Acts 7:8-16

We all make plans: plans to do something, plans to not do something or plans to do nothing at all. As Winnie the Pooh is quoted in Disney’s movie Christopher Robin, “People say Nothing is Impossible, but I do Nothing all the time!”

“People say Nothing is Impossible, but I do Nothing all the time!”

From his earliest days Joseph knew that he was part of a plan that was larger than himself (Genesis 37:1-11; 41:16, NLT). I believe that his knowledge of God’s plan…however vague it may have been to him…was the force that sustained him through his troubles in life.


Favored by Jacob, his father, Joseph was given visions of God’s plans for him early in his young adult years. It was these visions that led him to be treated harshly by his brothers who wanted to kill him. Instead, they sold him to slave traders who, then, sold him to Potipher in Egypt (Genesis 37:12-36).

Falsely accused by Potipher’s wife (Genesis 39), Joseph was imprisoned for more than two years (Genesis 41:1) before the figurative visions of his youth began to materialize for real in his adult life (Genesis 41).


The practice of worshiping things ‘made with hands’ (Acts 7:41, 48) rather than respecting God’s purposes to be ‘a light to the nations’ (Isaiah 42:5-7) had led the religious rulers to place too great an emphasis upon Herod’s temple. So much, in fact, that they didn’t even recognize God when He came to visit them (Acts 7:51-53; Luke 19:43-44; John 1:10-11).

Our God is not limited by time and space for He created them. He is not limited by the boxes we make to understand Him and His Sovereign will. He will not be tethered to a building!

How could the religious rulers miss this truth? Hence the purpose of Stephen’s illustration about God’s activity outside of the Holy City and the Holy Temple that would be razed to the ground in only a few more decades. Abraham, Jacob, Joseph and Moses all dealt with a God who came to them long before they could come to Him!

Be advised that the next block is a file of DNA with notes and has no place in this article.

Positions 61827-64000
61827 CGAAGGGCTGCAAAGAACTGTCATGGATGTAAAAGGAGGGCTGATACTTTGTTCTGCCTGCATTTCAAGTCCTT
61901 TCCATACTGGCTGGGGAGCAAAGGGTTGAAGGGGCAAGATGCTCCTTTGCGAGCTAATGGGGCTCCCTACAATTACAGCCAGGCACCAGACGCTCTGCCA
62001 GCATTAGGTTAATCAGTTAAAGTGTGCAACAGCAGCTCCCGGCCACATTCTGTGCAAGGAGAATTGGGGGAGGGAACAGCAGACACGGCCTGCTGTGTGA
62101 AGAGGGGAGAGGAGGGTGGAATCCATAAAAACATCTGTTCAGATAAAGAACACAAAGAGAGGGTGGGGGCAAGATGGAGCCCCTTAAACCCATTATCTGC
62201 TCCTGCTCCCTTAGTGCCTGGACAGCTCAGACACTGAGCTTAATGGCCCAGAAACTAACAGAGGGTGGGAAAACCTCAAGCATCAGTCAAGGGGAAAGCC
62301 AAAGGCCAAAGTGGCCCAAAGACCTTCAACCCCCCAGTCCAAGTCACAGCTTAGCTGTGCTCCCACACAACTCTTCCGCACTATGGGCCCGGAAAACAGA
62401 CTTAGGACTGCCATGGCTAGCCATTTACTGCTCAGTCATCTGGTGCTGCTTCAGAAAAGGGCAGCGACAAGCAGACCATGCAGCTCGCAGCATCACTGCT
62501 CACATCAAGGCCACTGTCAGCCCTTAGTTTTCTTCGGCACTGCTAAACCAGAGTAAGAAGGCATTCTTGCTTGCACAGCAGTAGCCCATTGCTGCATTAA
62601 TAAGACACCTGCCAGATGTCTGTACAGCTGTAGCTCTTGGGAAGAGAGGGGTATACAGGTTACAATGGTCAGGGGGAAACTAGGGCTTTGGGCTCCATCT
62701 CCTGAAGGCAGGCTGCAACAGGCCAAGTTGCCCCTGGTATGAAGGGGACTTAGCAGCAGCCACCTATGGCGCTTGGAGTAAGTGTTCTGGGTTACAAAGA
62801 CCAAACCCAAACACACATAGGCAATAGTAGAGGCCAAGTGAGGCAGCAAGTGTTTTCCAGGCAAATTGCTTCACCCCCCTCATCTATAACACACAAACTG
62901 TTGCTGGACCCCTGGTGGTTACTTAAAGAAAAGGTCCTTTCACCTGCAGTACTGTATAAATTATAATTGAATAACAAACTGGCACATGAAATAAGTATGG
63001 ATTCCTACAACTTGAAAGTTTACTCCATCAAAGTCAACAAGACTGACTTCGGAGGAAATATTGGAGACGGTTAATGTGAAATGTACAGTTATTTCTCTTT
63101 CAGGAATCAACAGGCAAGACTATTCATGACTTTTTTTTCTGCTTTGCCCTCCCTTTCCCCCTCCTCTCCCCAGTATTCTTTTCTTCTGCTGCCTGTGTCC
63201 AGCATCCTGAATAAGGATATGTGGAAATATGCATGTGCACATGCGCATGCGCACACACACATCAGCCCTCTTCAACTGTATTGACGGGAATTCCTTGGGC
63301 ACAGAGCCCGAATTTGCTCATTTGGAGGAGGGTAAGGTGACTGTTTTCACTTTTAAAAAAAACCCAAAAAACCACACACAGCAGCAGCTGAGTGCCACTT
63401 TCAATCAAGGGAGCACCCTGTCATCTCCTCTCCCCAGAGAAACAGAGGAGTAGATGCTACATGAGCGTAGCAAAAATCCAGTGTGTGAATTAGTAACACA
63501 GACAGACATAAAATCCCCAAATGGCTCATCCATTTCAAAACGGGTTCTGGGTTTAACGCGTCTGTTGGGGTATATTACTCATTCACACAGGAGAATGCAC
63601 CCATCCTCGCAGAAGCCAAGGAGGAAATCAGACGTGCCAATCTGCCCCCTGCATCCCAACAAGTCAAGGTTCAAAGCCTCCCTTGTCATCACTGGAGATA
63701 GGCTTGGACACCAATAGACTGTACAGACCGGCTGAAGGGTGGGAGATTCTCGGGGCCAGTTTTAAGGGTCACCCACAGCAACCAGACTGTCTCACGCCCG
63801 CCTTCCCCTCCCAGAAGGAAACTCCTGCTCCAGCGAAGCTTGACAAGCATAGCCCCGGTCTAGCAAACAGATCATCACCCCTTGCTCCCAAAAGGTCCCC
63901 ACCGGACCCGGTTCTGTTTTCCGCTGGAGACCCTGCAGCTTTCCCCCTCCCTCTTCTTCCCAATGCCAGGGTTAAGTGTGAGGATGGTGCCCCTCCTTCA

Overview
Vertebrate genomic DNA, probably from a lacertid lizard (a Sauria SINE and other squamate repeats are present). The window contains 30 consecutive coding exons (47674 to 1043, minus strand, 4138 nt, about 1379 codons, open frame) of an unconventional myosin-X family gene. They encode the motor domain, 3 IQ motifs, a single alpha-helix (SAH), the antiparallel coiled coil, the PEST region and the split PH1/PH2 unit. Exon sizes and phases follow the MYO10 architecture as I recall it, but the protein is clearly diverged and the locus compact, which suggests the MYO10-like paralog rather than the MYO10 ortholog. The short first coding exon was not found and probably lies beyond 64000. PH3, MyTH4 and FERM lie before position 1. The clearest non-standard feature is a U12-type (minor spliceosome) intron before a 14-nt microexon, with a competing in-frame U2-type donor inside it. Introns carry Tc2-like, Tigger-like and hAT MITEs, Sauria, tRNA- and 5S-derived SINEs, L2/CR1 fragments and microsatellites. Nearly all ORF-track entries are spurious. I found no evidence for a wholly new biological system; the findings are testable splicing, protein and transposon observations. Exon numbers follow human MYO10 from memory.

God has always been and presently is and will ever continue to be working out His plans for His universe, down to the smallest detail. He is not limited by our plans. In fact, in the lives of the great men Stephen lists in his argument, God’s deliverance came out of the midst of their suffering. This leads to the following observations.


  • Suffering is not an accurate gauge for measuring God’s will.
  • Suffering is a tool God uses to accomplish His will.
  • God uses righteous, faithful people to accomplish His will.
  • God uses sinful, rebellious people to accomplish His will.
  • God children live like His children, no matter what.
  • God’s children will fail to live like His children.

May God give us the vision of Joseph that we may trust in God’s leading through all of the challenges, setbacks and opportunities that come our way. May His will be done in our lives so He can use us as willing participants in His glory, not in spite of the hardness of our own hearts.

If there is one place where Winnie’s motto makes no sense it is in the realm of our God, Whose plans are perpetually unfolding according to His will, no matter what.

Leave a Reply

Your email address will not be published.